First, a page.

[14] “Immigration: Illegal Arrivals from Sea Halved in Italy,” ANSAmed, citing Frontex, July 9, 2009, (accessed July 17, 2009). 

[15] “UNHCR concerned over humanitarian situation in Lampedusa, Italy,” UNHCR, press release, January 23, 2009, (accessed June 26, 2009).

[16]Migration News Sheet reports Mr. Buccarello, councillor on immigration for the municipality of Lampedusa, as informing “the media that since May 6, 2009 when the Government began its new policy of returning to Libya those irregular migrants/asylum-seekers who departed from there, more than 170 more had arrived.” “Irregular migrants/asylum seekers are still arriving on the Italian island of Lampedusa,” Migration News Sheet, July, 2009. 

[17] According to the International Organization for Migration, “Many illegal immigrants have been discouraged from attempting the sea voyage because of Italy’s new policy.” Quoted in “'Outsourcing' asylum seekers the Italian way,” NRC Handelsblad, July 24, 2009, (accessed July 24, 2009).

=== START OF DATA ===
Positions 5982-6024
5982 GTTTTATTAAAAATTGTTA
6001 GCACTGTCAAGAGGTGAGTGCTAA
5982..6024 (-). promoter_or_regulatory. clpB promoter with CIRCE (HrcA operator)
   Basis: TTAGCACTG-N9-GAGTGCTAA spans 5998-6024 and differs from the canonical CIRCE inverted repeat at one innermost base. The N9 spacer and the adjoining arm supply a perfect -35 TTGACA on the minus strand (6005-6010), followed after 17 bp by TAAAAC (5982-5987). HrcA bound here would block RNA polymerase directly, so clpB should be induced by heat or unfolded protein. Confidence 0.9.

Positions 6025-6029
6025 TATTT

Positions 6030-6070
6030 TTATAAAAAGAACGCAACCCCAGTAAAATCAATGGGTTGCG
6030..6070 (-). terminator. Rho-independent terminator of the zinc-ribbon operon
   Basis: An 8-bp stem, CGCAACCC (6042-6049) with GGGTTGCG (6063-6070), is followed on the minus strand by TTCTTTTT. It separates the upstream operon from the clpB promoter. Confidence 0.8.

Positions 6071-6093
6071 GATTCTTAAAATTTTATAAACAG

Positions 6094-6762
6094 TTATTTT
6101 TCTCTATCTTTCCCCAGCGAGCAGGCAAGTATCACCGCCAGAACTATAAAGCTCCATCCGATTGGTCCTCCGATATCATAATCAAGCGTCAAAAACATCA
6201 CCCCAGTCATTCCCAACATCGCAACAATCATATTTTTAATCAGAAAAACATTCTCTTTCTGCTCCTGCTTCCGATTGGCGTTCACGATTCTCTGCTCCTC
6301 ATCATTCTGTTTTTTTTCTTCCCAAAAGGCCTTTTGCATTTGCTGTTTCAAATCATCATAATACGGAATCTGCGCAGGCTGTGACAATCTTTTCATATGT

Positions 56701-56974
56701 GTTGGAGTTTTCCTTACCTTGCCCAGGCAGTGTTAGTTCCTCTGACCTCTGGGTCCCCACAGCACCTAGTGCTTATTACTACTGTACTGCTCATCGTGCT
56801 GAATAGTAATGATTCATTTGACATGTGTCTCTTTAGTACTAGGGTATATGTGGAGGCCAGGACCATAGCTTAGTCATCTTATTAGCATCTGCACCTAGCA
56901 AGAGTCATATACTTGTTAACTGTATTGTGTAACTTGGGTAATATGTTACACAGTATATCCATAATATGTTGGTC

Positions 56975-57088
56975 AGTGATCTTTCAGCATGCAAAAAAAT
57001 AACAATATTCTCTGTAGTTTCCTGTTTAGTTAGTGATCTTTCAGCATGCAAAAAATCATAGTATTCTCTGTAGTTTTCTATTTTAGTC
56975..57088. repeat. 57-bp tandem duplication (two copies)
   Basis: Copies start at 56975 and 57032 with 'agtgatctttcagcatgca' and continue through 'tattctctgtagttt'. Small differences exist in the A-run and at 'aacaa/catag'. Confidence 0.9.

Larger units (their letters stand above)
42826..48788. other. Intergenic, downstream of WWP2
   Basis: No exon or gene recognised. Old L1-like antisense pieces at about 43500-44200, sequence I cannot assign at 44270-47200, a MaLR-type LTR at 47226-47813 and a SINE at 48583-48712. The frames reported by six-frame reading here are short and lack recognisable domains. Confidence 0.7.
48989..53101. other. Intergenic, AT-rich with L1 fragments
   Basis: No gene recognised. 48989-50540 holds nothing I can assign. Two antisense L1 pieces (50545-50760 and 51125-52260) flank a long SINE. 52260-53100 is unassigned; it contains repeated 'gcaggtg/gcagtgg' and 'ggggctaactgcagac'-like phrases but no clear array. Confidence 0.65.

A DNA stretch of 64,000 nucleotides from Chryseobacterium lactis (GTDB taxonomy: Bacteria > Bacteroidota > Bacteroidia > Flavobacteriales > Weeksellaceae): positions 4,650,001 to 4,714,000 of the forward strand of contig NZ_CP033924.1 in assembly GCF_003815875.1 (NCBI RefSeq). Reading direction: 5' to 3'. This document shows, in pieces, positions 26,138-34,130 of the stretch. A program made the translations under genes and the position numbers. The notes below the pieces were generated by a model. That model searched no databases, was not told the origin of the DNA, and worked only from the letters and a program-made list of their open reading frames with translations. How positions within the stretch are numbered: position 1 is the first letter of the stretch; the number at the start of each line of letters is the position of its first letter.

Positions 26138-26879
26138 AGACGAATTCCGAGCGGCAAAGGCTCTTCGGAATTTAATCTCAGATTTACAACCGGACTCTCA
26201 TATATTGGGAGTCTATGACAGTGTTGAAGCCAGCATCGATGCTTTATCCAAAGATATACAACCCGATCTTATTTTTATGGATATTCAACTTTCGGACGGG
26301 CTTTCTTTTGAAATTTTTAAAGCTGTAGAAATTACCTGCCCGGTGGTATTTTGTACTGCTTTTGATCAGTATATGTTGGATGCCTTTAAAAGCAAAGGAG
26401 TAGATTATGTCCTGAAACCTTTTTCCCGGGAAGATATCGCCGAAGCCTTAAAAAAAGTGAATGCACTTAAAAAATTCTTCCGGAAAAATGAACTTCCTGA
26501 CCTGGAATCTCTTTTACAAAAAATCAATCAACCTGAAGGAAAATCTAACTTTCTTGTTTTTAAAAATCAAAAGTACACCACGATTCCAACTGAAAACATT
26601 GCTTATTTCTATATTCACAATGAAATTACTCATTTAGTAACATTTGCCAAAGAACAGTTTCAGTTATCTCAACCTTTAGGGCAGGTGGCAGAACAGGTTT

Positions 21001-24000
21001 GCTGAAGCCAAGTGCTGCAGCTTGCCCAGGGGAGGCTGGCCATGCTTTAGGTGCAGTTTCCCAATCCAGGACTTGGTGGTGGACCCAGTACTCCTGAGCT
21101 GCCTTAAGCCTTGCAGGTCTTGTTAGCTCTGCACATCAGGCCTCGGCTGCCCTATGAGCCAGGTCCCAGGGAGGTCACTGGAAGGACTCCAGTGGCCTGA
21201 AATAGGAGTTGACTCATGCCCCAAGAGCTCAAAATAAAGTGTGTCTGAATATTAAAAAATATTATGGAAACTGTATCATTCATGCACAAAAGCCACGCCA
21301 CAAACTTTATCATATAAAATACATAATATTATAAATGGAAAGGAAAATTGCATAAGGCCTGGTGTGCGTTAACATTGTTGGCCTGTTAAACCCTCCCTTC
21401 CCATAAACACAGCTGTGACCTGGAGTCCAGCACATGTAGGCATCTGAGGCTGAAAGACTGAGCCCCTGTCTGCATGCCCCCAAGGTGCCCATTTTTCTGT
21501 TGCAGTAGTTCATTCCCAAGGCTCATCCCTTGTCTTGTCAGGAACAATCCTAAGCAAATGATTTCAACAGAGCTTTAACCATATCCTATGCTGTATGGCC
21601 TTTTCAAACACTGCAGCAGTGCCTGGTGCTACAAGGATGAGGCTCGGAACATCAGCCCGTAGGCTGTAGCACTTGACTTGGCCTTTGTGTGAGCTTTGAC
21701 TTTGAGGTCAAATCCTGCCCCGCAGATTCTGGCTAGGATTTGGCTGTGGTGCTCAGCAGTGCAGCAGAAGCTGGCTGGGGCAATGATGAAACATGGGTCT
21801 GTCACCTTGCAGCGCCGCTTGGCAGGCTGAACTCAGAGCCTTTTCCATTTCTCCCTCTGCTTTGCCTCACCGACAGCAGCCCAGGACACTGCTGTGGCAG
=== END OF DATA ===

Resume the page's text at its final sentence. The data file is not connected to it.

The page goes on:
[18] “Gaddafi, Berlusconi sign accord worth billions,” Reuters, August 30, 2008, (accessed June 26, 2009). See also, “Firma per risarcimento Italia-Libia, ‘Saremo uniti sull'immigrazione,’” La, August 30, 2008,  (accessed July 23, 2009). The Italian Senate ratified the agreement on February 3, 2009; Libya ratified it a month later. “Italy-Libya: Tripoli Ratifies Friendship Treaty” ANSAmed, March 2, 2009, (accessed June 29, 2009). The treaty builds on a December 2000 bilateral agreement and a December 30, 2007 Protocol of Understanding in which the two countries agreed to collaborate to stop irregular migration, including through joint maritime patrols.  See Ministry of Foreign Affairs, (accessed June 26, 2009).

[19] “Libya okays pact with Italy to boost investment,” Reuters, March 2, 2009, (accessed June 5, 2009).

[20] “Ecco il testo dell’accordo, Va ratificato dal Parlamento,” La, October 23, 2008,  (accessed July 16, 2009). See Article 19. Translated by Human Rights Watch.

[21] Ibid.

[22] United Nations, Department of Economic and Social Affairs, Population Division, “International Migration Report 2006: A Global Assessment,” 2006, (accessed July 16, 2009).